The arrival of a major international art fair, with blue-chip exhibitors tapped to participate, typically means that a locale’s art market has reached a certain inflection point. What dealers think about the new art fair says a lot about their expectations, how the art market is changing, and where collectors are located.
ARTnews spoke with several art dealers ahead of and at ART SG in Singapore, the world’s newest fair, this week about why they chose to attend (or not), their thoughts on the Asia-Pacific market, and how they think this fair compares to ones elsewhere in Asia.
Distinct from Hong Kong
Though Fabio Rossi, co-owner of Rossi & Rossi in Hong Kong and London, didn’t head to Singapore—expenses and fair fatigue were factors—he told ARTnews that ART SG would benefit from current interest in the Southeast Asia market and a strong lineup of galleries, adding that it would provide an international art fair for a very different community of collectors than Art Basel Hong Kong, the region’s established fair, does.
“First, competition is good in any case, because it pushes you to be better,” Rossi, who is also the co-president of the Hong Kong Art Gallery Association, said. “I think there is space for competing and complementary fairs and events in the region. Some will be bigger, some will be smaller, but there is a space for it.”
Several dealers cited the track record of ART SG cofounder Magnus Renfrew as one of the biggest reasons why they were attending, as well as recent activity in the region by galleries and auction houses as encouraging signs of Singapore’s status as a rising market. They cautioned, though, that ART SG should be seen in addition to, rather than as a competitor of, other Asian art fairs, like Art Basel Hong Kong and Frieze Seoul, which launched last September.
“The evidence is that we’re adding art centers, not trading them,” Pace Gallery CEO Marc Glimcher said. “I ascribe to the additive theory of the art world, rather than the zero-sum equation theory.”
Lehmann Maupin’s new Singapore-based director Ken Tan echoed this sentiment: “It’s never an either/or, divide-and-conquer kind of strategy with the rest of Asia.”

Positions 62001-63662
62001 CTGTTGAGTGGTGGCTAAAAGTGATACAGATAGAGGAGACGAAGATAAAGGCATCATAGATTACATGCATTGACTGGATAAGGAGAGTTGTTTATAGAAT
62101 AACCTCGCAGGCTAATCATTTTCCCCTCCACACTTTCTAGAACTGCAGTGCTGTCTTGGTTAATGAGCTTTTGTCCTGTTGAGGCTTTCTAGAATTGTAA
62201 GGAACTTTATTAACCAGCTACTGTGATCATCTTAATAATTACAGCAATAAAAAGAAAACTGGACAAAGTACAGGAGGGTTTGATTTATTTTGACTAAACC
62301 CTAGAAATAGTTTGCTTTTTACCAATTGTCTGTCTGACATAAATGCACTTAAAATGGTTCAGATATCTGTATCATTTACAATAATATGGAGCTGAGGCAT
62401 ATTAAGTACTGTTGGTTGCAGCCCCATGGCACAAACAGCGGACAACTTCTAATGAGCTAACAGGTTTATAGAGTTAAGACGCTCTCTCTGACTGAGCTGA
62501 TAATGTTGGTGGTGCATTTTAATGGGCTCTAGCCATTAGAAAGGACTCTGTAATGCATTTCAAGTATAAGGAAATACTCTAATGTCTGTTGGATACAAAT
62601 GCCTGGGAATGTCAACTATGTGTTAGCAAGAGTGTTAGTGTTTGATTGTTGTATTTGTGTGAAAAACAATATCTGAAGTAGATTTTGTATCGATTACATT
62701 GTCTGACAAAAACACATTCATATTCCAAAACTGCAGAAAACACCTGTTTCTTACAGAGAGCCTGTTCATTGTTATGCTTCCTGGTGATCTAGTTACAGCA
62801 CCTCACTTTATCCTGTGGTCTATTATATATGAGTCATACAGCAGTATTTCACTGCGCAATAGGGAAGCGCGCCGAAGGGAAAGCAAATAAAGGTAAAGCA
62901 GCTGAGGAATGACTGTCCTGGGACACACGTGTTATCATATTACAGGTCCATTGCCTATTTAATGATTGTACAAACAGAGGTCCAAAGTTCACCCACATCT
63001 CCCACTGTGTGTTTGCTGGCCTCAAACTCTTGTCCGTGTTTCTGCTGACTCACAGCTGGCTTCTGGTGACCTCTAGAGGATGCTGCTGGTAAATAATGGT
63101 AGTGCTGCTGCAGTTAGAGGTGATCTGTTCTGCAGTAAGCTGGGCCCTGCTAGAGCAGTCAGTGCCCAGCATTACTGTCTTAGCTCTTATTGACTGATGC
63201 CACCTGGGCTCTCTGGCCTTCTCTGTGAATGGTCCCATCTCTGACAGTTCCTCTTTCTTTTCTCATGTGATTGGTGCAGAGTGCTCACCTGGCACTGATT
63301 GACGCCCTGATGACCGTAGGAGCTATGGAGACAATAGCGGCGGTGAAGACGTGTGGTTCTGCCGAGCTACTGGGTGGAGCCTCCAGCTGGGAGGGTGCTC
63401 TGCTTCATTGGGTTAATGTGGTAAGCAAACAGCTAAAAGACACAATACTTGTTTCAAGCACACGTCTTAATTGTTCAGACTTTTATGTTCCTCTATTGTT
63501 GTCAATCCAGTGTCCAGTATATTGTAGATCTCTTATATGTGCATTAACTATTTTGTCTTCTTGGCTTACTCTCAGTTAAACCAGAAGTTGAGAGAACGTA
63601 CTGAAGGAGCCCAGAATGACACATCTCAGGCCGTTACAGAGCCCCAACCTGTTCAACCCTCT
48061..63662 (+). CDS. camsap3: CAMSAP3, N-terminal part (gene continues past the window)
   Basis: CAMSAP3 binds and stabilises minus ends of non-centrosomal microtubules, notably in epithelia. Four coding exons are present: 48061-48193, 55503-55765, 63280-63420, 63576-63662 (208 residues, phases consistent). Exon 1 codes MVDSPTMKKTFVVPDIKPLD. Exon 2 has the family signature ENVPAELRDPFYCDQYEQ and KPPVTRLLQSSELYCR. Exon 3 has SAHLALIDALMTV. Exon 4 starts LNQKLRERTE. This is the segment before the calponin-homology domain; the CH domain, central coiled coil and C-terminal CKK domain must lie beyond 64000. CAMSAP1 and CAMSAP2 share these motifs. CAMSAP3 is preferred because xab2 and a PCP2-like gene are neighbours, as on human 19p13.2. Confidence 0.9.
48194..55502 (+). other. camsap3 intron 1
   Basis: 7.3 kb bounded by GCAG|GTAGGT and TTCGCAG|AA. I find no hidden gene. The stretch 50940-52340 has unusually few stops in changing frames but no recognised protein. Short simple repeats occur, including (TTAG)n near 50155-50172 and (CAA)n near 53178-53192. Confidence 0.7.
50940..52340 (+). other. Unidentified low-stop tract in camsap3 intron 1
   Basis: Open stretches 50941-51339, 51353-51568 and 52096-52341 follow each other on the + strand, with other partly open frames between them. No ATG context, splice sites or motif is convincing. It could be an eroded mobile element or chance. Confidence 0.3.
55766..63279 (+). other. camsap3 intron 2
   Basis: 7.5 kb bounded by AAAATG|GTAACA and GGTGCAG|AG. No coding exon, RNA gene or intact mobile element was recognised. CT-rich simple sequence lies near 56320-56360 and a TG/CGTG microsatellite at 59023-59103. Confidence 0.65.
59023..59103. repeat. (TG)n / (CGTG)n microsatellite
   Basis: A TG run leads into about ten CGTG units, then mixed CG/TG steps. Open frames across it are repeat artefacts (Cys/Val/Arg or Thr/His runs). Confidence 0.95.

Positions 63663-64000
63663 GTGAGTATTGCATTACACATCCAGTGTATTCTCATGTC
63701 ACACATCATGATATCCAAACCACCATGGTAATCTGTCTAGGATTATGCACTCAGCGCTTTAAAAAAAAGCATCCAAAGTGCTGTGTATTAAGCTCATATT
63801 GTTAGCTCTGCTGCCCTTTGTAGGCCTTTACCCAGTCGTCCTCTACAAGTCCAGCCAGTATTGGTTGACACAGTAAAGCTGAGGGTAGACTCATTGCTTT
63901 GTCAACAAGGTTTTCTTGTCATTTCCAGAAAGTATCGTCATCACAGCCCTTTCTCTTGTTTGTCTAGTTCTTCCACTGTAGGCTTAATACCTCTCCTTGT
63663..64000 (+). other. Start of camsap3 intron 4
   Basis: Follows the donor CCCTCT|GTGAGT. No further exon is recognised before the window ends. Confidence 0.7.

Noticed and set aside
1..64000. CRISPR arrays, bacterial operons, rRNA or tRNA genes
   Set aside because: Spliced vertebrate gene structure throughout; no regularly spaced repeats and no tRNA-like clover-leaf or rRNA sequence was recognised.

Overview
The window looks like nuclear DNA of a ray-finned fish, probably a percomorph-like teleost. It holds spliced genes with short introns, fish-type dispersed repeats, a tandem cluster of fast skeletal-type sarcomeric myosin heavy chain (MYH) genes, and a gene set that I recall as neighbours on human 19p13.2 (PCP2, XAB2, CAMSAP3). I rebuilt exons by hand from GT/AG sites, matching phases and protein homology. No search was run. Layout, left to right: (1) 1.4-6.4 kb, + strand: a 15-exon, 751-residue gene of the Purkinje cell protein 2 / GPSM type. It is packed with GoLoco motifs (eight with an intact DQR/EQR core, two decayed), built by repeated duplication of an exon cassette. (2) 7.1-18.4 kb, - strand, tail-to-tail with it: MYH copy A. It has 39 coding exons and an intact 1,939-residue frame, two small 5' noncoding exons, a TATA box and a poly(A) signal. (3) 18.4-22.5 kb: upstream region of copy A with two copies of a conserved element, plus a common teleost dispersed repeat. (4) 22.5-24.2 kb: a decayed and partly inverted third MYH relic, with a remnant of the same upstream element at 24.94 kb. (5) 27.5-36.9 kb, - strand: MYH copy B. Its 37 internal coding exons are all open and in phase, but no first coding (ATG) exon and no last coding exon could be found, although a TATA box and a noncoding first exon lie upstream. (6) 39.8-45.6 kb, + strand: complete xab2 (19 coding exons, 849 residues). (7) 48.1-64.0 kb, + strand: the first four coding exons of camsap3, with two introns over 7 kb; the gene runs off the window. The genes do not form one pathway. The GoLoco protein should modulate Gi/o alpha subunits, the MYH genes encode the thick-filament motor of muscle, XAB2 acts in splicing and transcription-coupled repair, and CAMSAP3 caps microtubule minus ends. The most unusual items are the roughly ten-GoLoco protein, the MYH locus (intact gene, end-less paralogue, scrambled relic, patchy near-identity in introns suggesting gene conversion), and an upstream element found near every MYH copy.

Ahead of the fair, dealers said they expected a mix of attendees, primarily from Singapore and other Southeast Asian countries, like Vietnam, Malaysia, Thailand, and Indonesia, with collectors from Australia, China, Taiwan, South Korea, and Japan sprinkled in. (Some cited the opening of China’s borders earlier this week as a big reason why many Chinese collectors made the last-minute decision to visit.) The fair seemed to live up its promise in that regard.
Leo Xu, David Zwirner’s senior director in Hong Kong, characterized the first day of ART SG as an “incredible, unparalleled experience” that included meeting with multiple generations of collectors from different areas in the region. Xu said the most important thing for ART SG’s success would not be the attendance of the international collectors, but the long-term development of the local collecting community.
After having exhibited at Art Basel Hong Kong for five years, New York’s P.P.O.W. decided to try out Singapore instead, eager to meet its existing clients in the region and make new connections. Wendy Olsoff, the gallery’s cofounder, said that though there has been speculation about Singapore’s ascendency, there was still a level of uncertainty on opening day. “I think dealers are gamblers, but we can afford to gamble this,” she said.
To help manage financial risk, Olsoff brought only two staff members with her and said she plans to sell all the work on view to Asia-based collectors and institutions. “We’re trying to be aware of our carbon footprint so I don’t want to bring work to Singapore and then ship it back to America,” she said.
Different Approaches to Collecting
A trend Xu observed in his meetings with collectors was that it was young generation who had an understanding of contemporary art. Many of these young collectors’ parents may have collected antiquities and Buddhist sculptures in the past. Now, they found a new collecting area.
“The parents are the ones inspired by the children’s tastes and buying following that,” Xu said. “Those are incredible new customers who discover contemporary art through art fairs, and they have much more wealth compared to their children.”
While several VIPs wore haute couture, high-end watches, and rare, six-figure handbags, that didn’t necessarily translate into early sales for high-priced artworks, which were few and far between at ART SG.
But Emi Eu, director of Singapore-based gallery STPI, said a recession wasn’t the reason why the very expensive artworks were not shown or placed on the first day. “Here, people are just not used to spending that kind of dollars on art,” she said. “There are very few people who will spend that kind of money. It takes time to bring them into that kind of territory. Art is a luxury item, but it’s consumed in a different way. It’s a boundary or border that we need to help them to cross.”